The West Virginia Division of Culture and History will continue its Cultural Heritage Lecture Series with historian and author Terry Lowry on Wednesday, March 16, at 7 p.m., in the Norman L. Fagan West Virginia State Theater at the Cultural Center, State Capitol Complex in Charleston. The program is free and open to the public.
Lowry, of South Charleston, will discuss his work with the West Virginia Adjutant General’s Papers from the Civil War era in the West Virginia State Archives. It is one of the largest and most significant Civil War collections relating to West Virginia in existence. Acquired by Archives and History in 1911 through the efforts of Virgil Lewis, the first state historian and archivist, the Adjutant General’s Papers have been largely unavailable for public research for nearly 100 years. During the last four years, Lowry has processed the collection, which consists of almost 20,000 original records documenting the wartime activities of West Virginia regiments that served in the Civil War. The records include correspondence, muster rolls, clothing and equipment books, order books, and other assorted records. He also has completed an inventory of Union militia records that were part of the Adjutant General’s Papers. Lowry will discuss the organizing process and offer examples of rare and unusual items found in the collection.
Lowry has written Civil War articles that have been published in North South Trader, Wonderful West Virginia, Confederate Veteran and West Virginia Hillbilly. His books include The Battle of Scary Creek: Military Operations in the Kanawha Valley; September Blood: The Battle of Carnifex Ferry; and Last Sleep: The Battle of Droop Mountain November 6, 1863, among others. In addition, Lowry has written two volumes in the Virginia Regimental Series, 22nd Virginia Infantry and 26th Battalion Virginia Infantry.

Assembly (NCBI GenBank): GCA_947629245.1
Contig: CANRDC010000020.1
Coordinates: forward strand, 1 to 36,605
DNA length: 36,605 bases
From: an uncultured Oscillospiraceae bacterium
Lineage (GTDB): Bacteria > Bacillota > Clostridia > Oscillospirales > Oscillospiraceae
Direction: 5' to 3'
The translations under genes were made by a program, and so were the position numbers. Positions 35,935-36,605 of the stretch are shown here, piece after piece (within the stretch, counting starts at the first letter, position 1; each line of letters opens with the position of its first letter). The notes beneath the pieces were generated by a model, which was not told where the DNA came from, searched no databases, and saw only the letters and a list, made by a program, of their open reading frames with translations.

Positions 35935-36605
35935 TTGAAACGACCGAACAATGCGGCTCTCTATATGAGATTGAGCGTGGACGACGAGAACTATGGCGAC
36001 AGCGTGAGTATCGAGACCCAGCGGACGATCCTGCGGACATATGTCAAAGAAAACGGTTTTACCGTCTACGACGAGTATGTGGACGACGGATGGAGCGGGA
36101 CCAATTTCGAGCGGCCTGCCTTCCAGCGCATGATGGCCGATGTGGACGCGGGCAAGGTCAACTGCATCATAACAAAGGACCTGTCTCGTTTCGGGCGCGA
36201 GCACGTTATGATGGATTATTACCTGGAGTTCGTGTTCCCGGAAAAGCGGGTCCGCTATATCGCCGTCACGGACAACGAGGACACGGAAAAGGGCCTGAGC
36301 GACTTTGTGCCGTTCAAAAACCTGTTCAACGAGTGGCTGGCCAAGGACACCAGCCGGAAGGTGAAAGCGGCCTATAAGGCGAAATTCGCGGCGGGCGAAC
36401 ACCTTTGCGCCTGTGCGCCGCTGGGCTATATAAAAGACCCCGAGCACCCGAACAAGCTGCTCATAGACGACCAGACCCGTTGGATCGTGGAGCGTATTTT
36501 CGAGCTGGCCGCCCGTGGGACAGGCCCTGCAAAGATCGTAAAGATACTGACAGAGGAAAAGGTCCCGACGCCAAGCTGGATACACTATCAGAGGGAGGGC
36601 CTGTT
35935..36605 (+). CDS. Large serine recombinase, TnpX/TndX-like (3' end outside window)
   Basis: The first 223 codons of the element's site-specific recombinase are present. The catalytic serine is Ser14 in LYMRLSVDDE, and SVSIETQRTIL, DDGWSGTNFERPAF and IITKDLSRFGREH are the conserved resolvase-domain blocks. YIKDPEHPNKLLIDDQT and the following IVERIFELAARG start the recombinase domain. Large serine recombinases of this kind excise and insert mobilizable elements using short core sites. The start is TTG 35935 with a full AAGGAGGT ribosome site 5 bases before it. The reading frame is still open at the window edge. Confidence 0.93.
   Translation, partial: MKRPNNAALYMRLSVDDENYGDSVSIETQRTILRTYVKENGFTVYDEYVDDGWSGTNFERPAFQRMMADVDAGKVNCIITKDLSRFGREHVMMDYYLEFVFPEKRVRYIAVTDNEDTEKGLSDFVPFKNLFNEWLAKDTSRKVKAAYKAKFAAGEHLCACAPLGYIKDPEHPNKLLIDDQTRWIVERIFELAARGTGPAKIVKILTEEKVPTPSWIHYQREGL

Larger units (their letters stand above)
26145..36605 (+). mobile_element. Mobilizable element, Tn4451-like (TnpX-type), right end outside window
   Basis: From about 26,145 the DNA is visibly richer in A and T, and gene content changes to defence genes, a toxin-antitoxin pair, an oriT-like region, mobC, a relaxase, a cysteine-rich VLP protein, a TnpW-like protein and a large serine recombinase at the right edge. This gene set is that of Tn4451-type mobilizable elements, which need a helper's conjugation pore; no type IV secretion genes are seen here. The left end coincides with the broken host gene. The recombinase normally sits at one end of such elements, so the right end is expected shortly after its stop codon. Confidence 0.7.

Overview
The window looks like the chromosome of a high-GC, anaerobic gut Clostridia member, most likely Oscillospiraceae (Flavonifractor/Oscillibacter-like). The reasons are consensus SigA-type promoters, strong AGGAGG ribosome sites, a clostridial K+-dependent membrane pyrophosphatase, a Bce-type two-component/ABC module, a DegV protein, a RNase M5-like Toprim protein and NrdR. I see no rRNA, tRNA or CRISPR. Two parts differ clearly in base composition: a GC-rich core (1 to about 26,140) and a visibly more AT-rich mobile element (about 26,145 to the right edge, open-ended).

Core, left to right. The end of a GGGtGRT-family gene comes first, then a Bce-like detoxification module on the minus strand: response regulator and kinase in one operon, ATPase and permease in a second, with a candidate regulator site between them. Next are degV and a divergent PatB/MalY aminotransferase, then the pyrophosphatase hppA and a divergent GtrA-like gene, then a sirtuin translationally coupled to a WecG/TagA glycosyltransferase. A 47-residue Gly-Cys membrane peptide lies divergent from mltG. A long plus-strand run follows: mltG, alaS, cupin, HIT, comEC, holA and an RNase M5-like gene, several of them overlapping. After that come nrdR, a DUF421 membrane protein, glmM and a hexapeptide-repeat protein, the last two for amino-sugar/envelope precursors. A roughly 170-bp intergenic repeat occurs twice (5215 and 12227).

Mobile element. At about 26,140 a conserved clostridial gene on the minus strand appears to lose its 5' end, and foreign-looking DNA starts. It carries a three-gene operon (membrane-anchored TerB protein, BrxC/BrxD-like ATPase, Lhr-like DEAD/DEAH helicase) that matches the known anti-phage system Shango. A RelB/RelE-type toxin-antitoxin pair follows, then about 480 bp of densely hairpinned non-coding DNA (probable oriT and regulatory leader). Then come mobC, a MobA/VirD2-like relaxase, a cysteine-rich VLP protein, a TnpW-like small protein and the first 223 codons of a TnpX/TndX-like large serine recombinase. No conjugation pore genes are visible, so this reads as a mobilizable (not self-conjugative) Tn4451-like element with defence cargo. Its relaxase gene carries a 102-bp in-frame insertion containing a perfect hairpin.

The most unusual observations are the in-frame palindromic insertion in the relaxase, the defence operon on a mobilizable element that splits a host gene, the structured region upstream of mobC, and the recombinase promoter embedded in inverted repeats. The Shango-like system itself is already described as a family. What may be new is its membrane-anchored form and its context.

A graduate of West Virginia State University, Lowry has a degree in history. He worked for more than 20 years for Charleston Newspapers, Inc. and currently works for the West Virginia State Archives as a library assistant specializing in Civil War research.
For more information about the Cultural Heritage Lecture, “West Virginia Adjutant General’s Civil War Papers in the State Archives,” contact (304) 558-0162. Next month’s presentation will coincide with the Division’s Garden Festival on Saturday, April 9, at 12:30 p.m. The featured speaker will be Chuck Gleaves, Director of the Kingwood Center, Mansfield, Ohio.
The West Virginia Division of Culture and History, an agency of the West Virginia Department of Education and the Arts, brings together the state’s past, present and future through programs and services in the areas of archives and history, the arts, historic preservation and museums. The Cultural Center is West Virginia’s official showcase for the arts. Visit the Division’s website at www.wvculture.org for more information about programs of the Division. The Division of Culture and History is an Equal Opportunity/Affirmative Action Employer.